DP15007 Going Bankrupt in China
|Author(s):||Li Bo, Jacopo Ponticelli|
|Publication Date:||July 2020|
|Keyword(s):||Court efficiency, Political influence, Specialized Courts, Zombie firms|
|JEL(s):||G33, K22, O16|
|Programme Areas:||Financial Economics, Development Economics|
|Link to this Page:||cepr.org/active/publications/discussion_papers/dp.php?dpno=15007|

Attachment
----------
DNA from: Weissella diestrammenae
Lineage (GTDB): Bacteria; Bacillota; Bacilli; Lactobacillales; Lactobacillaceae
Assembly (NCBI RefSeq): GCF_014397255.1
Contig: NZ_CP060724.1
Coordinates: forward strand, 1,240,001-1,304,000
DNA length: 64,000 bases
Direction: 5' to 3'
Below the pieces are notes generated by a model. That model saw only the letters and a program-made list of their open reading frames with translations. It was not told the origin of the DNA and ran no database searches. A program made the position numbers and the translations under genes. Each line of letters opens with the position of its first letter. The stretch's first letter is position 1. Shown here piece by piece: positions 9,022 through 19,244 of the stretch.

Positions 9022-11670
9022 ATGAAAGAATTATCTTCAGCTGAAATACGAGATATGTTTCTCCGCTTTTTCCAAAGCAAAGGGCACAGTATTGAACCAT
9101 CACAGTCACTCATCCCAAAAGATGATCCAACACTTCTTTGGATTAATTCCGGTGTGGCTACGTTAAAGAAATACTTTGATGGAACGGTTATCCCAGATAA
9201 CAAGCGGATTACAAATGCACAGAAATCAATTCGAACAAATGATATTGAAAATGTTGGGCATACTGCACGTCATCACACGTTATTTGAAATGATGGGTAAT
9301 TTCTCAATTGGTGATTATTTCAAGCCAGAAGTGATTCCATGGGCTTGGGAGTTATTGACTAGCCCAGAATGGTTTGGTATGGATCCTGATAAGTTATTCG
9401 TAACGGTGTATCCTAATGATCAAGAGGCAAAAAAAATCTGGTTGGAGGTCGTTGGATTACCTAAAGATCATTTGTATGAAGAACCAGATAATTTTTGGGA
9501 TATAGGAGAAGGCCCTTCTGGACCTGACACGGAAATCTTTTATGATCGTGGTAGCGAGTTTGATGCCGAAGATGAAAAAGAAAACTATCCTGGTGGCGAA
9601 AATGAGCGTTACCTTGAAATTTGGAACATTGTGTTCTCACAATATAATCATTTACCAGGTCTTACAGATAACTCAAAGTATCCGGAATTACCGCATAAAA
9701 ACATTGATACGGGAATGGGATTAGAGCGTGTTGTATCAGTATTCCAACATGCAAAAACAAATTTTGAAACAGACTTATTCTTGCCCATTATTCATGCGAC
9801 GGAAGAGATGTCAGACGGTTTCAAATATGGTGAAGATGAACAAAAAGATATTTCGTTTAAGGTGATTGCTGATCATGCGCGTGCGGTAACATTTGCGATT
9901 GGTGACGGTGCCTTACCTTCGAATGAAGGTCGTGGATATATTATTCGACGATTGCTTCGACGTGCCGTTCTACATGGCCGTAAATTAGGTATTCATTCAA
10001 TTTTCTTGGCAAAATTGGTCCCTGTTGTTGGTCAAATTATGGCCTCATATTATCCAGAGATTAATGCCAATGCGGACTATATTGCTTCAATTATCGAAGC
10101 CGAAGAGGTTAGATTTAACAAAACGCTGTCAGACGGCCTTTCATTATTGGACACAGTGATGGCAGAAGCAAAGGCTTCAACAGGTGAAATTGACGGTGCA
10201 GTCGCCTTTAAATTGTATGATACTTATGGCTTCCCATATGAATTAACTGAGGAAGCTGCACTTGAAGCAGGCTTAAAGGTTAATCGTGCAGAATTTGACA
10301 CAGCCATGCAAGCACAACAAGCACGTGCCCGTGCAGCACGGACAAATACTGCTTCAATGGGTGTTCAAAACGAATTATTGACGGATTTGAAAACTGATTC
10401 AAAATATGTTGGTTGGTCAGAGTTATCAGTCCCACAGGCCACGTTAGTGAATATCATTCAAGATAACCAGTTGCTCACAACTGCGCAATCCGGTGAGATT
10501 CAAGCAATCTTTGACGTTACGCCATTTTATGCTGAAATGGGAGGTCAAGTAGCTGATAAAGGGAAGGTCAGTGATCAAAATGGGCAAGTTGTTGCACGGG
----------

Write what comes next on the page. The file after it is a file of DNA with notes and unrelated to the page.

Using new case-level data we document a set of stylized facts on bankruptcy in China and study how the staggered introduction of specialized courts across Chinese cities affected insolvency resolution and the local economy. For identification, we compare cases handled by specialized versus traditional civil courts within the same city. Specialized courts hire better-trained judges and cut case duration by 35%. State-owned firms experience larger declines in case duration relative to privately-owned firms, consistent with higher judicial independence. Cities introducing specialized courts experience faster firm entry, larger increase in average capital productivity and reallocation of employment out of "zombie" firms-intensive sectors.